Lesser-Known Group Honors Greek Culture in Tucson

By Karamargin, Cj | AZ Daily Star, September 29, 2014 | Go to article overview

Lesser-Known Group Honors Greek Culture in Tucson


Karamargin, Cj, AZ Daily Star


Thousands of Greeks and non-Greeks alike flocked to the 38th Tucson Greek Festival this past weekend, eager to sip from the overflowing cup of Greek culture. The four-day showcase of food, music and traditions is one of our community's most popular fall events.

Another group of philhellenes will get together next month to celebrate an equally significant accomplishment, one that is less well-known than the festival, but which also plays a leading role in promoting Greek culture in Southern Arizona.

The Hellenic Cultural Foundation was founded 30 years ago to advance the study of Greek language and culture at the University of Arizona and other institutions. Students from Tucson and across the country have benefited from Foundation scholarships. Some are of Greek ancestry, others are not. All share a desire to learn more about a civilization that, as the poet W.H. Auden suggested, allowed us to become "fully conscious."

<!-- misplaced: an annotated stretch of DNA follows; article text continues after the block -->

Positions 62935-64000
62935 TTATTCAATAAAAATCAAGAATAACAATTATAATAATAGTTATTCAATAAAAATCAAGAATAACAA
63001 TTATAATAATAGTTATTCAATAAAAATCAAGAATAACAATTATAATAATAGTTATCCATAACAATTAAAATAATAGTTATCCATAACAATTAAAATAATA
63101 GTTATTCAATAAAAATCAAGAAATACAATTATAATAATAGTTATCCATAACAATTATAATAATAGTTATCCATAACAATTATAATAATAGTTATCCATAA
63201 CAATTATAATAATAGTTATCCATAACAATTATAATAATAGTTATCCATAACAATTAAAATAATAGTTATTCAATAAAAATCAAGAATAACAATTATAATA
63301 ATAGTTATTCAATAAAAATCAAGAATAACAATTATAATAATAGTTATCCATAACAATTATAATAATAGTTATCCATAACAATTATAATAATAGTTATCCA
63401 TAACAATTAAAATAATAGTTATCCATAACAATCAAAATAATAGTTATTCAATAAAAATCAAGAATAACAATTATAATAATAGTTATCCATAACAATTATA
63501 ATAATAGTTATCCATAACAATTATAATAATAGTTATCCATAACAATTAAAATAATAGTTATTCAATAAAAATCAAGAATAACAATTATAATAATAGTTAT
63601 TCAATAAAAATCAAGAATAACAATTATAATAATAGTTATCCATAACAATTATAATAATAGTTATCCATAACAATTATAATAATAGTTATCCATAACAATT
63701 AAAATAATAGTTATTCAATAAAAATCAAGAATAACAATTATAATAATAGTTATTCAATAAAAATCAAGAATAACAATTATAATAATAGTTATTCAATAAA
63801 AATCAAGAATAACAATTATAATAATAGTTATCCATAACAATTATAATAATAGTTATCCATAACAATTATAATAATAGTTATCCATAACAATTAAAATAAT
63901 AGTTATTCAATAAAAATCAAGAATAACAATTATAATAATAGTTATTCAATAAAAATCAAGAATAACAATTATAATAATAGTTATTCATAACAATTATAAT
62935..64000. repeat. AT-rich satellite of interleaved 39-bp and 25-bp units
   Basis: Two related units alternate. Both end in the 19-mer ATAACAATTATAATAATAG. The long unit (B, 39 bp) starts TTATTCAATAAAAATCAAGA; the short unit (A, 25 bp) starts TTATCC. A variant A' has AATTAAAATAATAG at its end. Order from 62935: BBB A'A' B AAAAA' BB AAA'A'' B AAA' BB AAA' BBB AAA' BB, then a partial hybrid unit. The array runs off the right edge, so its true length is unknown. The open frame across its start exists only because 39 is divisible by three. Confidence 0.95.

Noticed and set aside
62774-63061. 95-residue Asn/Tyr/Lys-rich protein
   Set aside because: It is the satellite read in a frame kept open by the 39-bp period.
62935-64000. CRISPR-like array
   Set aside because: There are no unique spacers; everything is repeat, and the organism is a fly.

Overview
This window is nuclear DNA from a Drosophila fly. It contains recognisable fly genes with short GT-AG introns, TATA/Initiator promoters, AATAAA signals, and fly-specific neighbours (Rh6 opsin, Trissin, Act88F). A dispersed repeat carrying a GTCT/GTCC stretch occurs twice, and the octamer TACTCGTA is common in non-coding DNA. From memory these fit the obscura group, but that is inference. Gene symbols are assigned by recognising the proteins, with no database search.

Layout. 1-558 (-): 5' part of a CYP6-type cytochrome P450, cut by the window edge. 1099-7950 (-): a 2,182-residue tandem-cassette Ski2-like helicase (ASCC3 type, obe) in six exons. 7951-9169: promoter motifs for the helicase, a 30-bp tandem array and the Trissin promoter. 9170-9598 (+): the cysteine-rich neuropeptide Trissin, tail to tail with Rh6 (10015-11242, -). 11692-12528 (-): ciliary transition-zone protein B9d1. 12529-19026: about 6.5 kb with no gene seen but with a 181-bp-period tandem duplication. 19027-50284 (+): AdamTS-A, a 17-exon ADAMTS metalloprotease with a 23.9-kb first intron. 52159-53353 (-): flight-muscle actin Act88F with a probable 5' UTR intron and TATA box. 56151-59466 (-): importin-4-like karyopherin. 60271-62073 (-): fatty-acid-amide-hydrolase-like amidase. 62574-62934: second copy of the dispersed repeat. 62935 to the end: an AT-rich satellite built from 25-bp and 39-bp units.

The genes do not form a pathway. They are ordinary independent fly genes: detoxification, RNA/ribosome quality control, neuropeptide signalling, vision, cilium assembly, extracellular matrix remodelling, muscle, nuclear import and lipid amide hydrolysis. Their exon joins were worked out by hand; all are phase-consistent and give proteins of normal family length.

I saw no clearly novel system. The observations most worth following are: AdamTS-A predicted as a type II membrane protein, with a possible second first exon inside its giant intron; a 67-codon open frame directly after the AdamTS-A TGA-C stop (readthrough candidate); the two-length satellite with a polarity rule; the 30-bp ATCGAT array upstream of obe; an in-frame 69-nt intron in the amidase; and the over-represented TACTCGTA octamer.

A "Legacy Dinner" will be held Oct. 4 at the Skyline Country Club to honor the far-sighted men and women who gave birth to the idea of a local foundation to advance academic excellence in what is known as Hellenic Studies.

They included UA professors like David Soren and Richard Kinkade, restaurateurs like Mary Gekas, Pete Kotzambasis and James Sfarnas, and the Rev. Anthony Moschonas of St. Demetrios.

As a 1985 story in the Arizona Daily Star recounted, the original goal of the foundation was to fund a chair in modern Greek studies within the UA's classics department. But it didn't take long for the group to be "seduced by the romance and importance" of archaeological work being pursued by faculty members on Cyprus.

Since then, the foundation has awarded nearly 100 scholarships to students studying Greek language and civilization, and helped advance our knowledge of ancient Greece by providing students with a hands-on opportunity to probe the past. …

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